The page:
So how do those gold, silver and bronze medals get onto wine bottles? It takes a lot of sniffing, swirling and spitting to get there…
Australia has over 40 wine shows a year, ranging from the prestigious capital city and national show to more focused, boutique affairs. Shows use judges to assess wines – these are industry experts in white coats who look not unlike nerdy lab geeks, just with more stains on their teeth.
In truth, it is a rigorous process. Wines are assessed in categories, or grape varieties and styles. They are tasted masked, which means the judges don't know who the producers are, they are just presented with a range of glasses with wines in them. The judges then give scores out of 20, with a break down of 3 points for colour, 7 points for the aromas and 10 points for the flavour.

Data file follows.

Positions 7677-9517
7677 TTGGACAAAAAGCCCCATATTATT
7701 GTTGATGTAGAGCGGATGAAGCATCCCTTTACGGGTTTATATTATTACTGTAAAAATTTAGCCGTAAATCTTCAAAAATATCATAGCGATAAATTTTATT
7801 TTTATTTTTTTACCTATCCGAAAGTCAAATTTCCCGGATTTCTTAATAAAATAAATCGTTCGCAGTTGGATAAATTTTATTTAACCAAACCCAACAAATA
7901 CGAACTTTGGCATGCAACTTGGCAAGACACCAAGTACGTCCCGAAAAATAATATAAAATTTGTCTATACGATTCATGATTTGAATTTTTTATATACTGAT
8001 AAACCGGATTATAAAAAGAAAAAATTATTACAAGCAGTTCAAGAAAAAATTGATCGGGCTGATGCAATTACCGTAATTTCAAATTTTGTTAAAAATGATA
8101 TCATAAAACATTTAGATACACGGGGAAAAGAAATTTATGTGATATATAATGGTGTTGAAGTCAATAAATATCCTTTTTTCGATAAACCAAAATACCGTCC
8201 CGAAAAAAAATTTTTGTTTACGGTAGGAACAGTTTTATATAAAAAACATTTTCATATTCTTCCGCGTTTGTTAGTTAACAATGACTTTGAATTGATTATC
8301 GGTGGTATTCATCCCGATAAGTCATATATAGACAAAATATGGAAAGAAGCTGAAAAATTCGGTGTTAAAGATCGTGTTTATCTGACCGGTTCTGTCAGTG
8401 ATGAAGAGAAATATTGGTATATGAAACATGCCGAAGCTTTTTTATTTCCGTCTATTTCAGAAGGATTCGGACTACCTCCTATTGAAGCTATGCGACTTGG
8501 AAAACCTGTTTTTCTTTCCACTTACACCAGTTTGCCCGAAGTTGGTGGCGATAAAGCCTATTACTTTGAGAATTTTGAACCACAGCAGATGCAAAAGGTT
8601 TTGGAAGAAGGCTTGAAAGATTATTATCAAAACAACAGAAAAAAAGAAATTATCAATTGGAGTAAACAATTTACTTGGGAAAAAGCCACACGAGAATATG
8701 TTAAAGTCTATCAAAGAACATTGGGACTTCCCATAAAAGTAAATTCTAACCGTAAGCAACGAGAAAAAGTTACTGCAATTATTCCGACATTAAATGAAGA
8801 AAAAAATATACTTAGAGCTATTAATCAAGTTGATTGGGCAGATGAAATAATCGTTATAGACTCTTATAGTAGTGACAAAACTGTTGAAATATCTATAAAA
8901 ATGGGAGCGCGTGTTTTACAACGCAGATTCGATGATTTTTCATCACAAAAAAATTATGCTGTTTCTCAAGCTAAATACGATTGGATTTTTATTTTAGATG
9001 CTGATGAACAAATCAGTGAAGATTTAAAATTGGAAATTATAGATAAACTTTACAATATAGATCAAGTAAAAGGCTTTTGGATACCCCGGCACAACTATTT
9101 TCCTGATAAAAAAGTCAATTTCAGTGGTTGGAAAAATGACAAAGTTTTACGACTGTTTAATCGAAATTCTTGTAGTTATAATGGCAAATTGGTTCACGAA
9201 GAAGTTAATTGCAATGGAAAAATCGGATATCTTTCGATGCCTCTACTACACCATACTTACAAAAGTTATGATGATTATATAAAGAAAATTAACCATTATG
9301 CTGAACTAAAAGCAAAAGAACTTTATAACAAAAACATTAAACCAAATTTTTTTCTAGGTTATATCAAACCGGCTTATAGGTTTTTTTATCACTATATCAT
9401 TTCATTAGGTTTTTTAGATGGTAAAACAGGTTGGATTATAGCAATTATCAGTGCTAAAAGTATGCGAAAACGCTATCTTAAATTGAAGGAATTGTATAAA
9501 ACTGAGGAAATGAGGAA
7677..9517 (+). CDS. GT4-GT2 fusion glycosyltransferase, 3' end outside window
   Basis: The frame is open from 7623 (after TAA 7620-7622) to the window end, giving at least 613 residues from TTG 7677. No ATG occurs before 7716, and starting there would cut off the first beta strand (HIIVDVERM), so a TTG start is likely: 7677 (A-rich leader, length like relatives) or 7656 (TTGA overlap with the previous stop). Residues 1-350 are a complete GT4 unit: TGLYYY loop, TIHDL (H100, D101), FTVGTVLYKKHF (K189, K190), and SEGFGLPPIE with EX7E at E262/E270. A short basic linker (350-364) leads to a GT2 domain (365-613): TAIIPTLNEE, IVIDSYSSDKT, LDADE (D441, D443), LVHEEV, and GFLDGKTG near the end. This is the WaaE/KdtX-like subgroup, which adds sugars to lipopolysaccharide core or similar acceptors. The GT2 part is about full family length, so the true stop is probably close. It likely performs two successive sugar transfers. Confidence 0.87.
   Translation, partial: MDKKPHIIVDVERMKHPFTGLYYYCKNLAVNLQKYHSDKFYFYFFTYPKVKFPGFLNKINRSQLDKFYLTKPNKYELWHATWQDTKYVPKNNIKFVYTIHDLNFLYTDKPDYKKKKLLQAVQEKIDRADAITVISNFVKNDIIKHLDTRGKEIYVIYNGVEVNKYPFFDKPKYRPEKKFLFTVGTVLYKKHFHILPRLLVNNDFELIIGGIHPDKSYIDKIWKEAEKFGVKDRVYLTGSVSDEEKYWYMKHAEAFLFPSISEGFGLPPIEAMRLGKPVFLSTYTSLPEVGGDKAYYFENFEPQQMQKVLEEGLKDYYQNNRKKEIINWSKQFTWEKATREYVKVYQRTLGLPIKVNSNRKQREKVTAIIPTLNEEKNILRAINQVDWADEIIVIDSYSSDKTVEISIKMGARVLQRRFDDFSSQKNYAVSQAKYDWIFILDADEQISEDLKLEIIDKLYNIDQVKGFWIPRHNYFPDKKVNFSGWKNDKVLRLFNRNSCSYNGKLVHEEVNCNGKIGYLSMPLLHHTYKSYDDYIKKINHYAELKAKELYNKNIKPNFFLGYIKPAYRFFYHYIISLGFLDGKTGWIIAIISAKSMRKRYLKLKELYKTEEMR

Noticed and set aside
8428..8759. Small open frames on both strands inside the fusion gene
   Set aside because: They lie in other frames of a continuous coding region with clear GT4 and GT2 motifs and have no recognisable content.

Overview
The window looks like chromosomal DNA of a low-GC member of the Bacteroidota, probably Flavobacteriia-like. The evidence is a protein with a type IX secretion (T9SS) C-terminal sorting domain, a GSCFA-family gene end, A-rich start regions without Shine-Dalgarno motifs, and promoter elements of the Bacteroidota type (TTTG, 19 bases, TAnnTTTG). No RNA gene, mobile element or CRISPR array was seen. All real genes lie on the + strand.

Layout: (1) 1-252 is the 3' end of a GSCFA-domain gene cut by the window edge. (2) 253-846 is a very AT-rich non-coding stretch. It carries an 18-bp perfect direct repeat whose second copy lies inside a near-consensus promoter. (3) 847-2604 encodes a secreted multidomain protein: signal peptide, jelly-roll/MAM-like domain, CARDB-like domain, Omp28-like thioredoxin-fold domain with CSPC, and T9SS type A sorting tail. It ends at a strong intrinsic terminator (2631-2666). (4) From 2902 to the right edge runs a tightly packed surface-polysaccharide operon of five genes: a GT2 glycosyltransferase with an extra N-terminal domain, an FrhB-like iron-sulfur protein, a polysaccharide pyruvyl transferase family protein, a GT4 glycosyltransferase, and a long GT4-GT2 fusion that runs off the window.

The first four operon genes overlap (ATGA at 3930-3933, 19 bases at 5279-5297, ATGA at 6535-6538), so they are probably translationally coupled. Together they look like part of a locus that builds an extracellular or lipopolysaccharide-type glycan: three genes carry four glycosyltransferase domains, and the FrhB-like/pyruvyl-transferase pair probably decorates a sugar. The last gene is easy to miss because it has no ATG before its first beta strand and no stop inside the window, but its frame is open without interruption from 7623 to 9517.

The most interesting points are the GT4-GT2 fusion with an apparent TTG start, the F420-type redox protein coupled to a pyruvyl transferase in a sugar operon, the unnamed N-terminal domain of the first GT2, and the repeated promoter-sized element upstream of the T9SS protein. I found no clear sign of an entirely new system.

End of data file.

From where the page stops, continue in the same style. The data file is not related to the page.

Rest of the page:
Bronze medal wines are awarded between 15.5 and 16.9 points, silver 17 to 18.4 and the coveted gold medals between 18.5 and 20. Trophies are then given to the best gold medal wines.
However the absence of medals doesn't mean that the wine is bad, usually this means they haven't entered the competitions, often because their production is small or they have a loyal client base anyway. Medals are just an additional feather-in-the-cap for many producers.
Meanwhile, those that win lots of medals across different shows can generally be said to be good or great wines. The winemakers who win lots of awards generally have pretty big mantelpieces or poolrooms to collect all their shiny awards…